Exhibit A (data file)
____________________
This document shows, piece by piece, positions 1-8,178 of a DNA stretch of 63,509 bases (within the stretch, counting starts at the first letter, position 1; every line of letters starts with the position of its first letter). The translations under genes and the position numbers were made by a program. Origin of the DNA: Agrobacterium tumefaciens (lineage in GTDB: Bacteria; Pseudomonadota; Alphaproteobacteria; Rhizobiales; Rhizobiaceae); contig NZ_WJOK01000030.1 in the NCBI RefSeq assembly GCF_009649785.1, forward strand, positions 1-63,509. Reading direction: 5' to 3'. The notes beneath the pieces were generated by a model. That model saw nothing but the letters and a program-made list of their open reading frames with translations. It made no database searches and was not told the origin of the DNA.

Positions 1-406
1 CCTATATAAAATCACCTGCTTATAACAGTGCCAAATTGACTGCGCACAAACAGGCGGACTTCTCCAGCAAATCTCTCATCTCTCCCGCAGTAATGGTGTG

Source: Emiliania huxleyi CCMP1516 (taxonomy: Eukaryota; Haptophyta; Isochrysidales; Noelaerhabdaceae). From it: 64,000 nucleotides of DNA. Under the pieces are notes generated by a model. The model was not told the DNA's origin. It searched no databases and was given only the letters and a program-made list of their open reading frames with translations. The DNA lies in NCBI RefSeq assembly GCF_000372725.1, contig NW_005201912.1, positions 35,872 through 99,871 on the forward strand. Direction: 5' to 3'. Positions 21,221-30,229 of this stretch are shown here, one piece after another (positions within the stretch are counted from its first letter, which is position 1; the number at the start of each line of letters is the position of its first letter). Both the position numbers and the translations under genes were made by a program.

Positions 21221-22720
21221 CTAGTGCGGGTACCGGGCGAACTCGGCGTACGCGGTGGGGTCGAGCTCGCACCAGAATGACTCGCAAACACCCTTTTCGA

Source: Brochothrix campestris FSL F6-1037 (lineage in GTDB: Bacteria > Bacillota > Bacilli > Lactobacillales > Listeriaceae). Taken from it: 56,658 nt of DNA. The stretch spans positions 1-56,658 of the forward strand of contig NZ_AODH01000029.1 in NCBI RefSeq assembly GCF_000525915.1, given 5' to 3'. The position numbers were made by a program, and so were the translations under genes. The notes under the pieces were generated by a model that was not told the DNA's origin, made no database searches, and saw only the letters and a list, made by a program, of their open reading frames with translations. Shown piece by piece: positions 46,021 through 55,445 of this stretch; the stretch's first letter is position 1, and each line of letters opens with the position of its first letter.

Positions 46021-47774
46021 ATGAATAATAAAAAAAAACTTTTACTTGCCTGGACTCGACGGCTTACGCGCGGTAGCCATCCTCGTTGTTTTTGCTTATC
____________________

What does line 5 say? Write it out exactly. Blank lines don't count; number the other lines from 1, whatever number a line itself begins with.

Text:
Positions 21221-22720